Additional findings of undetermined clinical significance in the genetic analysis of this patient include mutations in the KMT2A, NF2, BLM, MPL, and PRKDC genes. KMT2A is an epigenetic regulator and is one of the most frequently mutated histone methyltransferases. Mutations of this gene are considered clinically insignificant, but its mutations have been implicated in the pathogenesis of thyroid cancer (17). According to AACR project Genie, NF2 mutations are common in ATC (8.06%) and not in PDTC (0.64%). This is for patients with ATC that have NF2 mutations (in the tumor) without NF2 disease (18). BLM and MPL mutations have also been identified in thyroid cancer, although their correlation is unknown. BLM encodes for helicase enzymes and MPL encodes for thrombopoietin receptor protein (19). PRKDC is a DNA double stranded break repair enzyme, and its amplification has been implicated in a variety of cancers. There is no documented correlation with the development of thyroid cancer. These variant mutations in addition to MYC amplification may support the overall picture of PDTC arising from a previous WDTC through acquired mutations. Research by Landa et al. shows evidence of cumulative mutations as a major factor in the development of PDTC or ATC that may be of clinical value (20).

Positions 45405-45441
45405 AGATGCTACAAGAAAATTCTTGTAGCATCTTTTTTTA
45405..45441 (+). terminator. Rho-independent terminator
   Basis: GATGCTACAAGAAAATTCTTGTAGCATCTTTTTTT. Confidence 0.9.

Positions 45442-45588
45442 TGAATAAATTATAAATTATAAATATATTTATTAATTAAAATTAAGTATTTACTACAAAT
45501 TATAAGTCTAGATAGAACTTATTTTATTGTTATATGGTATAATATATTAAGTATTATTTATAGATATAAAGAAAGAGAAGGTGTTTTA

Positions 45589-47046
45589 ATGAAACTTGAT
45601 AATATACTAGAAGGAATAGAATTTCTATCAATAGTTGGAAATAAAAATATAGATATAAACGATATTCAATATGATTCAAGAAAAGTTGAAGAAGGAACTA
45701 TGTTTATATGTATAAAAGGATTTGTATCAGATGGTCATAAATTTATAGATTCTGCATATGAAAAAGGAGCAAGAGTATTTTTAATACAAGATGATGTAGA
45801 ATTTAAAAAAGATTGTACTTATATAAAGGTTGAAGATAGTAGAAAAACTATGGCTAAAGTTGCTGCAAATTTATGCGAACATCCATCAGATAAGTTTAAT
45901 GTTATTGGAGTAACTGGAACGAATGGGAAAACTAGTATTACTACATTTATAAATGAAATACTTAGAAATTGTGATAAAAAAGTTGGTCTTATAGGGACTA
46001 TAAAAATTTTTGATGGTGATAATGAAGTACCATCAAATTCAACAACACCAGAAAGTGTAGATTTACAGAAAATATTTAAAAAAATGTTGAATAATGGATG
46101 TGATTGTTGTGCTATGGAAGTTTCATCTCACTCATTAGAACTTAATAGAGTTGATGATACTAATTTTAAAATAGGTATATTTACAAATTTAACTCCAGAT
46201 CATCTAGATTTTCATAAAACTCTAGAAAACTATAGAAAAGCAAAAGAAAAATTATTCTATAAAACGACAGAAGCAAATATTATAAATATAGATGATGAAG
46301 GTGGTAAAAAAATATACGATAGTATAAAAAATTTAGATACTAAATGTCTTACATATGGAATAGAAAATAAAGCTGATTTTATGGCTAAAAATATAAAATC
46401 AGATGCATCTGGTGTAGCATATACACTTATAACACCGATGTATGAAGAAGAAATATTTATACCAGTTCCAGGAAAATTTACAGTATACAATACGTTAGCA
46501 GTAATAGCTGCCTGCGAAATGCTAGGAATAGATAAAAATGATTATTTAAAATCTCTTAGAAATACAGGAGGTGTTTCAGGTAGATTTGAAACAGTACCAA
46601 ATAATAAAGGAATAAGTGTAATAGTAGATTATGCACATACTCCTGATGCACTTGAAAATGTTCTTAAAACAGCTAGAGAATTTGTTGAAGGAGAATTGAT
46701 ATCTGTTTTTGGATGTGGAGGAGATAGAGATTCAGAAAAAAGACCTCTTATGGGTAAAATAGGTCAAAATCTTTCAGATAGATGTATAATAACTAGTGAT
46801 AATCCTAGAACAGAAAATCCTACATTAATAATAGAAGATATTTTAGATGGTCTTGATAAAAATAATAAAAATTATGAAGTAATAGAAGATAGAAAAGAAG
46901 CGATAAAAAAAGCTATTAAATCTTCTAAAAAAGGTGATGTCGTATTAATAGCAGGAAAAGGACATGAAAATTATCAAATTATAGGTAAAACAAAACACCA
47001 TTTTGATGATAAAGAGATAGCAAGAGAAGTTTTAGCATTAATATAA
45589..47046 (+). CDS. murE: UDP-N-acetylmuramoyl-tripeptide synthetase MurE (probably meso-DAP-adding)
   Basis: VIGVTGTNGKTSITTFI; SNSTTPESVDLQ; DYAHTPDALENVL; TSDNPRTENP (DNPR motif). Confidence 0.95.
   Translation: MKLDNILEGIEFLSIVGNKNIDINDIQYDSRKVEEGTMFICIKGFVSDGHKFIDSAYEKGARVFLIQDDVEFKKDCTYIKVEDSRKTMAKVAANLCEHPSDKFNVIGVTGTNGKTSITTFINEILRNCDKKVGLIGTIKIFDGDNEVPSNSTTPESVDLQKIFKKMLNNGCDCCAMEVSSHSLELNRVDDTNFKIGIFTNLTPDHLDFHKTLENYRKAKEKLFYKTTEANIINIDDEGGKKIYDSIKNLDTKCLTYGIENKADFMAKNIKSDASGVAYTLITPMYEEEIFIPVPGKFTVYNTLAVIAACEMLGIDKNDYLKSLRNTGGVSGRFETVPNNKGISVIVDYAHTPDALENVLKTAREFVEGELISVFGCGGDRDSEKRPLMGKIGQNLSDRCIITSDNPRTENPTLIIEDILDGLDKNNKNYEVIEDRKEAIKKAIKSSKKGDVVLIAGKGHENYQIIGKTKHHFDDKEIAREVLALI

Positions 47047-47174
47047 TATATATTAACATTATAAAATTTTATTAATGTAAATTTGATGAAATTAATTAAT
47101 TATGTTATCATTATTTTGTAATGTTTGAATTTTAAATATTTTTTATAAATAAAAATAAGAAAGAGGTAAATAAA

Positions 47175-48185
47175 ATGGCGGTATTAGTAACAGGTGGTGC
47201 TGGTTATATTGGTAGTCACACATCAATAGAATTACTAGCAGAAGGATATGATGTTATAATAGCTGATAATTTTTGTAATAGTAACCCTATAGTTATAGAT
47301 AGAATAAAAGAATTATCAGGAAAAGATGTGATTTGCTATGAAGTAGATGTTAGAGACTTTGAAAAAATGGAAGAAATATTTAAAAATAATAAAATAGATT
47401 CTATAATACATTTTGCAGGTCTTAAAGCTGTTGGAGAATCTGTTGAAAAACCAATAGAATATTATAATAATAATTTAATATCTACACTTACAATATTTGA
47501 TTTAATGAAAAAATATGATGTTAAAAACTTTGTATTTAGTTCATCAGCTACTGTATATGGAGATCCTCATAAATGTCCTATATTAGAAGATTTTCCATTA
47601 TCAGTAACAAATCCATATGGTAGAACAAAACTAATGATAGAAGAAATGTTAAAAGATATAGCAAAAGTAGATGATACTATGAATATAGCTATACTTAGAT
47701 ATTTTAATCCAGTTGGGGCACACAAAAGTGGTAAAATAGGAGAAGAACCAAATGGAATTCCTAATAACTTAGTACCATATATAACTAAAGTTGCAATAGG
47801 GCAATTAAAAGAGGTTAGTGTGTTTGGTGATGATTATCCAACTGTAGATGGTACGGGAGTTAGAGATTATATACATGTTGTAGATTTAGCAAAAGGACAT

This case provides a histopathological overview of PDTC as well as relevant insight into the possible etiology of this poorly understood disease. Although one small study has shown a connection between PDTC and DICER1 syndrome, this case did not, and instead describes another means for young patients to develop this tumor type. We hope this case report is useful in further defining genetic risk factors and assists in identification of PDTC, especially in young patients.